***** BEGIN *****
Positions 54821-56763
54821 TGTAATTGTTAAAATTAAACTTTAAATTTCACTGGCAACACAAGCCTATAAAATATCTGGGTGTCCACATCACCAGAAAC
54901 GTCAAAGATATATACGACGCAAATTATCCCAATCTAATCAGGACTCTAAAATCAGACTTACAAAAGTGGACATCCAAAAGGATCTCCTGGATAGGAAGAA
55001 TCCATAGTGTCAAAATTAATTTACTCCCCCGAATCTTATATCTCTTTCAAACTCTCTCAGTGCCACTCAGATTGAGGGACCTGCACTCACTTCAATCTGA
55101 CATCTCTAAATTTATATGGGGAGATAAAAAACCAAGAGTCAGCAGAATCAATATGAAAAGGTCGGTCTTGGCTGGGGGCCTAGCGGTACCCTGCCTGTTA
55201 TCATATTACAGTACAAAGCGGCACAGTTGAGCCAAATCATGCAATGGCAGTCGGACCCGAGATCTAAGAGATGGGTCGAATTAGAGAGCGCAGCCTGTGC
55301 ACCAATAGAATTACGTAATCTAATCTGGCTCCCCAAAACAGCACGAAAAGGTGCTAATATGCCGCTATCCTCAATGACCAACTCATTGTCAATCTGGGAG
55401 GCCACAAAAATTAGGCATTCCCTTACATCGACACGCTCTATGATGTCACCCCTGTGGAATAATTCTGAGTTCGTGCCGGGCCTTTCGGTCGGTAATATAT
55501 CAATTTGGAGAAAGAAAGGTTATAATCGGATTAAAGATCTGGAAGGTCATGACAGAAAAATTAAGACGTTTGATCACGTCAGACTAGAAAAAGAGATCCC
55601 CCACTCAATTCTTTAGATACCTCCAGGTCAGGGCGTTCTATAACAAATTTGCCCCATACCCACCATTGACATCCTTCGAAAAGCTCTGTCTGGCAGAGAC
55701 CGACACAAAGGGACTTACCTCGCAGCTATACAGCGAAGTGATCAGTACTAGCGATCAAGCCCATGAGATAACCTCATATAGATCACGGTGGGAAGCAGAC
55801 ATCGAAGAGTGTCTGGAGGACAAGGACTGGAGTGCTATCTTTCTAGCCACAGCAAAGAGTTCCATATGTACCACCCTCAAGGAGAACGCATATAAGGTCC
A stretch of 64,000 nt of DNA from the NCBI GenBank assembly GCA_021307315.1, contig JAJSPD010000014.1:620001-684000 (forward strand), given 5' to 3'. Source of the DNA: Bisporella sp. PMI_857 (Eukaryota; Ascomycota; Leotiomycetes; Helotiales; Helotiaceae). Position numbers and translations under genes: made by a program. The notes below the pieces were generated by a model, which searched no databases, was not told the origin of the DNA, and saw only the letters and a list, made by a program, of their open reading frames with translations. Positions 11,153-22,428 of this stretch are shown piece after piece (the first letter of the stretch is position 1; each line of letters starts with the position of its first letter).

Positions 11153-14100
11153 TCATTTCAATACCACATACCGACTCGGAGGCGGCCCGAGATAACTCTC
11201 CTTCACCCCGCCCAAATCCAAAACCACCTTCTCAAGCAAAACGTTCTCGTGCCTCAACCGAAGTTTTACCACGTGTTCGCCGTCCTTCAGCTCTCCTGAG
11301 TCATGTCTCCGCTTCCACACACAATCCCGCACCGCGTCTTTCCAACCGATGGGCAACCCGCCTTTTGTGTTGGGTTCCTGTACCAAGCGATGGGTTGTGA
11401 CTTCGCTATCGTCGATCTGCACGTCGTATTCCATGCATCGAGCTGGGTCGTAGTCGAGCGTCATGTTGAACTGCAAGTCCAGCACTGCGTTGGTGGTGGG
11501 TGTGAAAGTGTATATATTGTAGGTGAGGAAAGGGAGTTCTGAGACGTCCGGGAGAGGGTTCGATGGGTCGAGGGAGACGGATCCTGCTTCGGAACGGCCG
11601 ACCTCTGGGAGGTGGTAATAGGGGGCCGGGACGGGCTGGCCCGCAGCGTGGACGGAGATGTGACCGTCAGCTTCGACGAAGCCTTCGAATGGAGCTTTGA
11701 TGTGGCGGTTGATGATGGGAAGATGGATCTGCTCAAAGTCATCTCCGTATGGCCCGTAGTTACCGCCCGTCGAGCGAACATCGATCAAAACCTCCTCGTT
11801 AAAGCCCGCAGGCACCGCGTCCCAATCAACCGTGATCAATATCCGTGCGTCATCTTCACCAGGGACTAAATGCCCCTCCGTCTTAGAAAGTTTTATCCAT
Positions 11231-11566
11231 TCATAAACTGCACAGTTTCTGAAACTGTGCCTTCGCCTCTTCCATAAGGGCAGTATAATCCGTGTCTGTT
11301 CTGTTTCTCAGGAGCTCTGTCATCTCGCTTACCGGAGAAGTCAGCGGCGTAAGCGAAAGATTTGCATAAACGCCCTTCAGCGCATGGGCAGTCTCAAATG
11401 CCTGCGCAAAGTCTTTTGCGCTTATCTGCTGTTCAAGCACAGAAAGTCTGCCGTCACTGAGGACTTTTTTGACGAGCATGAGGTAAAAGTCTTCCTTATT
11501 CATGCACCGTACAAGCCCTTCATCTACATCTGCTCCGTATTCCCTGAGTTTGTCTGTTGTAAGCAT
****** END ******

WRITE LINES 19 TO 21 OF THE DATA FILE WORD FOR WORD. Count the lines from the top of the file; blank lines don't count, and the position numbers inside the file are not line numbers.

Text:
11501 TGTGAAAGTGTATATATTGTAGGTGAGGAAAGGGAGTTCTGAGACGTCCGGGAGAGGGTTCGATGGGTCGAGGGAGACGGATCCTGCTTCGGAACGGCCG
11601 ACCTCTGGGAGGTGGTAATAGGGGGCCGGGACGGGCTGGCCCGCAGCGTGGACGGAGATGTGACCGTCAGCTTCGACGAAGCCTTCGAATGGAGCTTTGA
11701 TGTGGCGGTTGATGATGGGAAGATGGATCTGCTCAAAGTCATCTCCGTATGGCCCGTAGTTACCGCCCGTCGAGCGAACATCGATCAAAACCTCCTCGTT